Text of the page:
Obama administration closing Gitmo-closing office

Four years ago, Barack Obama’s first act as President was an executive order to close the detention facility at Guantanamo Bay, Cuba.  The White House created a position at State of “special envoy” to Guantanamo, whose duties included reviewing the pending cases with Attorney General Eric Holder, and diplomacy with allies to place the current detainees in order to close the facility.  Four years later, the only thing being closed is Special Envoy Daniel Freed’s office:

The State Department on Monday reassigned Daniel Fried, the special envoy for closing the prison at Guantánamo Bay, Cuba, and will not replace him, according to an internal personnel announcement. Mr. Fried’s office is being closed, and his former responsibilities will be “assumed” by the office of the department’s legal adviser, the notice said.

The announcement that no senior official in President Obama’s second term will succeed Mr. Fried in working primarily on diplomatic issues pertaining to repatriating or resettling detainees appeared to signal that the administration does not currently see the closing of the prison as a realistic priority, despite repeated statements that it still intends to do so.

Mr. Fried will become the department’s coordinator for sanctions policy and will work on issues including Iran and Syria.

The Daily Caller remembers Obama’s demands for closing down Gitmo during his first term — indeed, during his first year in office:

Relocating detainees had been seen as a vital step in the president’s promise to close the prison, which was frequently and vociferously criticized by liberal activists before Obama’s election.

“I have said repeatedly that I intend to close Guantanamo, and I will follow through on that,” Obama told CBS’ Steve Kroft in November 2008.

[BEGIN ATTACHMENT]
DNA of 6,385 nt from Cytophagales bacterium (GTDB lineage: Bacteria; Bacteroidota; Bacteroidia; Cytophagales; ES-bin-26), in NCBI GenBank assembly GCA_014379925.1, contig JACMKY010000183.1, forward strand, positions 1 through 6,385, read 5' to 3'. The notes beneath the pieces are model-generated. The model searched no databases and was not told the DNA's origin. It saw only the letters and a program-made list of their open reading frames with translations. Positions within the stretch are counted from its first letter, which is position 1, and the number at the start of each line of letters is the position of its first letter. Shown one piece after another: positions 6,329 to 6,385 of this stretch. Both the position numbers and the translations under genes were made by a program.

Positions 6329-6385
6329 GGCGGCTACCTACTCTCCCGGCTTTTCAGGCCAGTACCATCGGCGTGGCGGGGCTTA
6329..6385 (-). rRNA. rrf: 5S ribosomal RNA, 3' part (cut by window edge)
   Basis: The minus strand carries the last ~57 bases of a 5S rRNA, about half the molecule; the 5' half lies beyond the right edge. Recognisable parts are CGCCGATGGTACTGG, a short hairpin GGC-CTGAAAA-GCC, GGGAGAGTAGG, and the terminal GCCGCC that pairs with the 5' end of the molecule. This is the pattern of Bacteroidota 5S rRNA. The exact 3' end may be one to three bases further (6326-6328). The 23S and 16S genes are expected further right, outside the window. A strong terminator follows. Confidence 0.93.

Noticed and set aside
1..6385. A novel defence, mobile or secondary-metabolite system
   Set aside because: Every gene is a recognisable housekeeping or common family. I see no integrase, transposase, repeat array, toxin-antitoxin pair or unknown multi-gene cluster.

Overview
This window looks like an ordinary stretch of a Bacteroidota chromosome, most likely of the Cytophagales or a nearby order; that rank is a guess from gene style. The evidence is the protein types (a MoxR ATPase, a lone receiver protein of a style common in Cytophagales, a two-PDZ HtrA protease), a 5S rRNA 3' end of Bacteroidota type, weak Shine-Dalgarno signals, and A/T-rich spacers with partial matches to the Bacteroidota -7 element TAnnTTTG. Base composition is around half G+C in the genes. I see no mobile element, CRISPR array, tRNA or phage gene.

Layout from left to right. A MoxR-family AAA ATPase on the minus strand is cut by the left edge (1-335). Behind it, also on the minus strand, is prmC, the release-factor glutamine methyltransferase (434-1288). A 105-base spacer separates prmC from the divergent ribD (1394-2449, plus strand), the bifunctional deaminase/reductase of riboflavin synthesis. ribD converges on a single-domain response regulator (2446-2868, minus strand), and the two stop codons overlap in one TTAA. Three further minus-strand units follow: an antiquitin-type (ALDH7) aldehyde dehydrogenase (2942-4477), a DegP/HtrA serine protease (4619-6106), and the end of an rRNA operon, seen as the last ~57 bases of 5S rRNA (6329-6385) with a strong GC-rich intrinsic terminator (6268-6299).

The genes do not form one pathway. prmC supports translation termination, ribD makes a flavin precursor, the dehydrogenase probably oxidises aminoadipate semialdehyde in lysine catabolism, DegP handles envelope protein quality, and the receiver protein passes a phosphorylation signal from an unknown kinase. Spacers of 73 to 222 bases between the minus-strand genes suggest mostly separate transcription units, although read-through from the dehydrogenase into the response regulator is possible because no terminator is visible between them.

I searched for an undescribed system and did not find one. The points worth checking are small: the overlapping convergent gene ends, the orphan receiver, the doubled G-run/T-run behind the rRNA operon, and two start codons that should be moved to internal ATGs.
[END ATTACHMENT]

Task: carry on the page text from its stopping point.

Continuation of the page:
Obama also signed an executive order shortly after taking office that declared the prison for suspected terrorists would be shuttered “no later” than January 2010.

So what happened?  First, Fried discovered that while our allies liked to complain publicly about Gitmo, they weren’t nearly as enthusiastic about resettling terrorists within their own borders.  After Obama and Eric Holder proposed trying Khalid Sheikh Mohammed and the other 9/11 conspirators in federal court in Manhattan, even Democrats like Chuck Schumer balked.  The White House looked into buying a prison in Illinois to transfer the remaining detainees out of Gitmo, but so far bipartisan majorities in Congress refuse to fund any activities relating to moving detainees or closing the facility that was built with the specific purpose of keeping them secured and outside of the US.

Ironically, Fried’s office got closed on the same day that KSM’s military commission trial resumed, although it didn’t go smoothly:

Two Sept. 11 defendants delayed the start of their hearing Monday at Guantanamo when they refused to respond to questions from their judge in the case.

Defense lawyers didn’t say what prompted the silent protest by self-proclaimed terrorist mastermind Khalid Sheikh Mohammed and one of five co-defendants at the military tribunal on the U.S. base in Cuba. Mohammed refused to say whether he approved the hiring of another attorney for him. Fellow defendant Walid bin Attash refused to say why he wanted a military lawyer removed from his team.

The judge eventually granted the changes without comment from the defendants.